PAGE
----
Could the Reds, who have had a lot of young talent reach the Majors in recent years possibly swap a catcher for a Giant starting pitching prospect?  With the depth in the Minors and the severity of the Posey injury, the Giants may need another catcher, allowing Posey to move to 1B to save his ankle or knee that he injured in the collision at home this week.  Zack Wheeler could look good in Red for Cincinnati if they play their cards right.

Giant Mistake by Bochy

Bruce Bochy is going to get a lot of credit for being a brilliant mind, managing the defending World Champion Giants is his current fame.  However, after Buster Posey was lost for the remainder of the season, Bochy started off with a very stupid move.  Sure, it is still early in the post-Posey era, but replacing Posey’s bat is very necessary, and it isn’t going to happen by just replacing him in the lineup with Eli Whiteside.

The Giants made several moves the same day they put Posey on the DL: INF Mike Fontenot was put on the DL and OF Darren Ford was put on the DL, while DFA INF Ryan Rohlinger.  They followed that up by purchasing the contract of C Chris Stewart and recalling 1B/OF Brandon Belt from Triple-A Fresno, and reaching for SS Brandon Crawford from High-A San Jose.  Stewart is a 29-year-old journeyman, clearly incapable of helping the team, but they needed the depth at catcher with Posey gone.  The real issues come with the prospects, Belt and Crawford.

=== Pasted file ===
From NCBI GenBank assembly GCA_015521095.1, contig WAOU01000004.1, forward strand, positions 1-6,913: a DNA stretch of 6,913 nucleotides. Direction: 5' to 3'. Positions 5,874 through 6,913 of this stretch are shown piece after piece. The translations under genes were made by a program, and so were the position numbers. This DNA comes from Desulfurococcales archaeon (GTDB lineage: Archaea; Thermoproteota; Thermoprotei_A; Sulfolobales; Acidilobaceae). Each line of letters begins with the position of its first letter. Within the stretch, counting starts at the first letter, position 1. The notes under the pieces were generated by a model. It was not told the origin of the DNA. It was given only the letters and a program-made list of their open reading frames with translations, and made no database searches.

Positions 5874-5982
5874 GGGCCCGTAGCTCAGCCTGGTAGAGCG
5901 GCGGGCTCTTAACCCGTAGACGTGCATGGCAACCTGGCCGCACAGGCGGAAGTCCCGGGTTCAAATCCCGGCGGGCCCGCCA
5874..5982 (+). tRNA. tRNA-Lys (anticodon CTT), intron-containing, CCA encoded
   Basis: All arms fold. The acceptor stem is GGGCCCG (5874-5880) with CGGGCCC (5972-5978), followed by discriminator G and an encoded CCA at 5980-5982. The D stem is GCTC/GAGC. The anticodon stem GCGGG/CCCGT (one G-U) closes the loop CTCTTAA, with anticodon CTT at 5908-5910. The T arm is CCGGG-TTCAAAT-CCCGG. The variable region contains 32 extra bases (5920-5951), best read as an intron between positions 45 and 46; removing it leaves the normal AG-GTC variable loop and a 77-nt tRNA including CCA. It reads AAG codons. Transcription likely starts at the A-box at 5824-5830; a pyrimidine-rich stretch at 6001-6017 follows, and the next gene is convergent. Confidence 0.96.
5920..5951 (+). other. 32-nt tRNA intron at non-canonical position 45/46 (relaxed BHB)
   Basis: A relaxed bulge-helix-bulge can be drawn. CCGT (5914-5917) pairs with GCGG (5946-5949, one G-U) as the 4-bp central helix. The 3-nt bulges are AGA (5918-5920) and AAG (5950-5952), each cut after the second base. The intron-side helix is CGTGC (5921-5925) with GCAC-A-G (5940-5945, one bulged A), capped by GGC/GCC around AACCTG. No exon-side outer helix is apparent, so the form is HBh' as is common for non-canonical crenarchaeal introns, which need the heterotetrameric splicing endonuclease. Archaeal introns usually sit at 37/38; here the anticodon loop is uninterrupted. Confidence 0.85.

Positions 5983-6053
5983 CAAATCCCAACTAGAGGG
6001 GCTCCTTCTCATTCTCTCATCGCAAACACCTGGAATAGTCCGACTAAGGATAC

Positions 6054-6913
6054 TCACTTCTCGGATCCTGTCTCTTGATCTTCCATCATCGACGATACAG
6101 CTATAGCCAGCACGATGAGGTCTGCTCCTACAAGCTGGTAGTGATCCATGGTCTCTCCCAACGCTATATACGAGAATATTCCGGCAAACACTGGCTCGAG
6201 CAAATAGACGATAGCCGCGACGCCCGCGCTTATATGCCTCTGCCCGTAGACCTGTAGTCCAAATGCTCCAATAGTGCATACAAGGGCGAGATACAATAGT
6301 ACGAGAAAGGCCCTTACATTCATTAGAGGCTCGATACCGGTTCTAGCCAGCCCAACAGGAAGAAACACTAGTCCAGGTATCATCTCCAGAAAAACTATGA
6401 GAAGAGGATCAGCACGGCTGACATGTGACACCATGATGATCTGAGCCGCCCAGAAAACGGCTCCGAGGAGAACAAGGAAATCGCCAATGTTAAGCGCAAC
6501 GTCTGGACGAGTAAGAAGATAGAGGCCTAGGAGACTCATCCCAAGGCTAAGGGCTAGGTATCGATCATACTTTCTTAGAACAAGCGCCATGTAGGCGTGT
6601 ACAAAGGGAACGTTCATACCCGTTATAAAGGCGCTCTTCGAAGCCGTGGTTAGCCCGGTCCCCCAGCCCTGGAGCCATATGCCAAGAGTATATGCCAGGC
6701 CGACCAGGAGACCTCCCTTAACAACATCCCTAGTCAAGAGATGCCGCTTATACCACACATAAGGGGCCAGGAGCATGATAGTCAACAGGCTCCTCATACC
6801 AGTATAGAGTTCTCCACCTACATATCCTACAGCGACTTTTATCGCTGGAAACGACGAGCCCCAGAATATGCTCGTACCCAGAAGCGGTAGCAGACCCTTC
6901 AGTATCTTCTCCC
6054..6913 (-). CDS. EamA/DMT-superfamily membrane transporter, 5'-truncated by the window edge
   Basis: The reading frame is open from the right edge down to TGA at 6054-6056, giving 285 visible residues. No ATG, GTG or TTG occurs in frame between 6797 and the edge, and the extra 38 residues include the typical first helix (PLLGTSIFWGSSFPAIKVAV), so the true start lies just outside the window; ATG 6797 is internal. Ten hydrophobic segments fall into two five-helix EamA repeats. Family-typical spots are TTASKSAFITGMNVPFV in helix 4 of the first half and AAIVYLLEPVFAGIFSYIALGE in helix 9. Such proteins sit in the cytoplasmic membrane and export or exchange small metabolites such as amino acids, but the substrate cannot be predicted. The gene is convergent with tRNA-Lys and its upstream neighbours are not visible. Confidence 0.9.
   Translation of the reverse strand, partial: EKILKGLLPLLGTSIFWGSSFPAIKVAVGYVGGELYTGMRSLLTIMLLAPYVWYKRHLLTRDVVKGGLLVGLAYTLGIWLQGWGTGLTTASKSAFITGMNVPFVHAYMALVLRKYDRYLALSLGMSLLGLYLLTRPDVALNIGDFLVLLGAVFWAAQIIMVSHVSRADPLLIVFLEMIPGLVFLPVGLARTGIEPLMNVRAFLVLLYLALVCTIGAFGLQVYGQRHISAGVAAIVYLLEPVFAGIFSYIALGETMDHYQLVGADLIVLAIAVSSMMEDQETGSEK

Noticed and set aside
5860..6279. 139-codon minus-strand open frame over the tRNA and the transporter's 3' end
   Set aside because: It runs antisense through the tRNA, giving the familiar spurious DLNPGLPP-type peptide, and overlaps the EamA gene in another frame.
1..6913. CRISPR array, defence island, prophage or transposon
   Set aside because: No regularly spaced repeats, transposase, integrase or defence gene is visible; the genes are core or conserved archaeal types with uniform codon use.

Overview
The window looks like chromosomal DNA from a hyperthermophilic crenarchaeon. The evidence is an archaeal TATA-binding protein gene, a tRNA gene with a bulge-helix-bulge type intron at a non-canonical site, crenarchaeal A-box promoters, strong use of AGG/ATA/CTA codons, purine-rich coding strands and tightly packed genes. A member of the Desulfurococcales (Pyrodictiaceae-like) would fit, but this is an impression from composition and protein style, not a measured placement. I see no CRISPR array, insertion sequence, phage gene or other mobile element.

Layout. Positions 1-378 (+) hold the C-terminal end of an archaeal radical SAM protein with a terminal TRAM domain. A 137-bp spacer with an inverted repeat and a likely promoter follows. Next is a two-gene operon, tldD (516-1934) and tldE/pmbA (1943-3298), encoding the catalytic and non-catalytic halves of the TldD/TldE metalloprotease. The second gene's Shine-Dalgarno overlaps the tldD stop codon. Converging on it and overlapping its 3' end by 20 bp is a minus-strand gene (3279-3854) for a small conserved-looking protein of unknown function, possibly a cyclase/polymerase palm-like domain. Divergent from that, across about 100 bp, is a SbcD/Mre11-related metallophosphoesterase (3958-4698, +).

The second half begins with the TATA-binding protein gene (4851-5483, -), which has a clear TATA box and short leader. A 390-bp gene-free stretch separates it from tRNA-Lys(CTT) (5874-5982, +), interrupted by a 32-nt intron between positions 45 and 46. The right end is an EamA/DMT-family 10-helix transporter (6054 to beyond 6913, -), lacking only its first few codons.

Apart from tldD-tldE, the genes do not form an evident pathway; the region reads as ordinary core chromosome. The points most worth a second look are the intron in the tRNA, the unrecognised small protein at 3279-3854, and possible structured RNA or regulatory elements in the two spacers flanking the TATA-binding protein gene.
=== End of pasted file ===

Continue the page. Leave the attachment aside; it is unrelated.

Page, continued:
Crawford is 24 and he has spent the last two seasons going back and forth between High-A and Double-A.  This season, he was playing in San Jose, High-A, playing in 14 games and hitting 3 HR with 15 RBI with a .322/.412/.593 slash-line.  However, in the two seasons before this, he has hit just .264 with 17 HR and 71 RBI in 806 at bats.  This has been done, mostly, in the California League, a notorious hitter’s league.  He received his first start Friday night and promptly hit a grand slam, finishing 1 for 3 with 4 RBI.  So, what’s the big deal?  That he is starting and they can’t find room for the actual prospect.

Brandon Belt struggled in his taste of Major League action earlier this season, hitting just .192 in 52 at bats.  However, his K/BB of 13/8 shows that he wasn’t totally lost, but they needed to do something with their lineup in San Francisco and cleared 1B for Aubrey Huff when Cody Ross returned from the DL on April 20th.  Belt has nothing left to prove in the Minors, especially considering that the Giants starting outfield consists of one player who isn’t replaceable, and that is debatable, in Cody Ross.  Andres Torres, Aaron Rowand, and Pat Burrell are hitting a combined .244 with 7 HR, 26 RBI in 348 at bats.  Belt was hitting .337 with 4 HR and 21 RBI in his first 101 Triple-A at bats.  This is after he rocketed through three levels in the Minors last year, finishing with a .352/.455/.620 slash-line, piling up 43 2B, 10 3B, 23 HR, 112 RBI, and 22 SB as a 22-year-old in 2010.  If you team up the Giants lineup without Pablo “Kung Fu Panda” Sandoval and with Rowand, Burrell, Torres, Miguel Tejada, and Aubrey Huff as offensive “weapons,” the Giants can’t afford to let Belt sit on the bench or be up to just come off of the bench when needed.  They need him now.